A central concern of The Library of Babel -- and particularly this section of it -- is the search for order and meaning within a chaotic world.
In this passage, Borges introduces the Purifiers; those who, in their pursuit of truth and meaning, destroy anything they consider of no value:
Others, inversely, believed that it was fundamental to eliminate useless works. They invaded the hexagons, showed credentials which were not always false, leafed through a volume with displeasure and condemned whole shelves: their hygienic, ascetic furor caused the senseless perdition of millions of books.
We have already learned enough to understand why this can be considered shocking, blasphemous:
- Because a book which appears random may have a hidden significance, under some currently-unknown translation or transformation or key. We understand that those destroying "useless works" are not truly capable judges of what is "useless."
- Because we have grown to appreciate the beauty and order and grandeur of the Library as it is, as a library of randomness, and we understand that this artifact is being wounded, profaned, by those who would destroy the very thing that makes it so intriguing.
So, the Purifiers are a form of destructive, narrow-minded zealotry. They destroy items of inner beauty, while on a quest that sounds attractive, but upon deeper understanding, is utterly futile.
And now we reach the Crimson Hexagon:
They were urged on by the delirium of trying to reach the books in the Crimson Hexagon: books whose format is smaller than usual, all-powerful, illustrated and magical.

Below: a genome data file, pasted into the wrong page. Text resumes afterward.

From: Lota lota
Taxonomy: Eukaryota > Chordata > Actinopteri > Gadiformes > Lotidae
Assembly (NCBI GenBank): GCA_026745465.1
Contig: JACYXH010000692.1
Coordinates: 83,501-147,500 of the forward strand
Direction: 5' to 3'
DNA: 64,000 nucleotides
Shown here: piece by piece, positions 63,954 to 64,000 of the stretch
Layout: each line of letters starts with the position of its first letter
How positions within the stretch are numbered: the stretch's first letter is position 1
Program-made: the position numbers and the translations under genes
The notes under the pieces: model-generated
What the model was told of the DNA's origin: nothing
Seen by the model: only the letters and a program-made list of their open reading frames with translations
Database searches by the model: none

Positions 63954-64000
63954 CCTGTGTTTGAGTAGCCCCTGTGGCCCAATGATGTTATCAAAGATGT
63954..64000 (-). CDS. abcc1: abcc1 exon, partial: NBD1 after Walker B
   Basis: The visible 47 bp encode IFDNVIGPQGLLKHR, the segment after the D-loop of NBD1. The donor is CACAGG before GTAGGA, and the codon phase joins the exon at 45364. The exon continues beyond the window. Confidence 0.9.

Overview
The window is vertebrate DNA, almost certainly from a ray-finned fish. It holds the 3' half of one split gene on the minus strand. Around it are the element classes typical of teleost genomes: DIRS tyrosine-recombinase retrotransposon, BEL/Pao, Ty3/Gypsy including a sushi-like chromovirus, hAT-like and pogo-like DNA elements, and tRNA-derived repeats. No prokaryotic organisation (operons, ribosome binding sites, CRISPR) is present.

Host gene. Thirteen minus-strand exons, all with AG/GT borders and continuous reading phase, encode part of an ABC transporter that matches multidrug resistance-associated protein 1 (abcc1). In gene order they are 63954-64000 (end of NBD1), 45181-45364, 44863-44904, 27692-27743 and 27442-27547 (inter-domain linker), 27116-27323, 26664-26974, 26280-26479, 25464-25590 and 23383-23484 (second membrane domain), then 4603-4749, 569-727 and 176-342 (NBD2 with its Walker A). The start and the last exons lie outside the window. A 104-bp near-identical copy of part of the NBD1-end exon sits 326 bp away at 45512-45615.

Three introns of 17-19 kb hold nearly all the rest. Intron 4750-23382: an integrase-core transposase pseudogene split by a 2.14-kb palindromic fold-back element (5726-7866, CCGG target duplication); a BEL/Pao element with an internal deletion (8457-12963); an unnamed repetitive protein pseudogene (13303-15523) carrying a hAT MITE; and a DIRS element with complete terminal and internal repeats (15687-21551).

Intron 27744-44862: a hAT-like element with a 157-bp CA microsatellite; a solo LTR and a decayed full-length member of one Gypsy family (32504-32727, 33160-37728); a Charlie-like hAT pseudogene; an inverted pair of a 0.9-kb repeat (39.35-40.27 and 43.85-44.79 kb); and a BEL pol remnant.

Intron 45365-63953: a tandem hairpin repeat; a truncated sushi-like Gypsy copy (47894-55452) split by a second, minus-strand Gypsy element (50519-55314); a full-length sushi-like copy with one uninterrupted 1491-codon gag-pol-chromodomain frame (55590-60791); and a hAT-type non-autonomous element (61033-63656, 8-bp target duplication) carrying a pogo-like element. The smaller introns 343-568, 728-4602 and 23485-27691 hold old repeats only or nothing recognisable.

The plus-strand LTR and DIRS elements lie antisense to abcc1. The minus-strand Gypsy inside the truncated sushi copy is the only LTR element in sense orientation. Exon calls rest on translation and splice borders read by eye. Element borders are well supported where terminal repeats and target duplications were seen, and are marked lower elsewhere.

The Crimson Hexagon, mentioned so briefly, is given as the object the Purifiers are seeking. So, we need to understand it as the object that destructive ideologues are after.
In the context of the Library, the Crimson Hexagon sounds utterly out of place. The Library is a place of utter compliance to a constant structure; the Crimson Hexagon is imagined as an utter exception to that, breaking every single rule of the world as we understand it. All the books of the Library have the same characters; those of the Crimson Hexagon break the format and have illustrations. The Crimson Hexagon books are "magical" -- a property entirely out of place in our world up until now, where even the most coveted book was prized for the true knowledge it contains, not for any power that is anything other than natural. In every aspect - including their size and appearance - they are other than what the rest of the world contains.
And so, what the Purifiers, the zealots, are seeking is the impossible. They are not content with the world as it is, with its chaos and disorder. They yearn to find, not just greater knowledge and understanding, but all knowledge and power, packed up for them in a way that is entirely outside the realm of reality.
Certainly that is something much to be wished for, but it seems extremely doubtful that any will ever find it.
(An interesting thing to note is that if the Crimson Hexagon is indeed their object, their own methods are a waste of time - the Crimson Hexagon would be easily identifiable; they don't need to destroy every book on all the Hexagons on their way. Futile and destructive.)
This Crimson Hexagon also stands in contrast to the next idea Borges brings: the Man of the Book. This is a much more subtle, and much more plausible, belief - indeed, the Library as describes seems to demand that such a person exist. This is not a belief of total power, breaking the bounds of reality -- it is the understanding that reality's shape naturally funnels knowledge to somebody. That a Man of the Book exists somewhere. And, that one's own understanding of that knowledge and that person will be limited.
In conclusion: the Crimson Hexagon is the enticing, but impossible goal, that zealots uses as a hollow drive and justification for their destruction.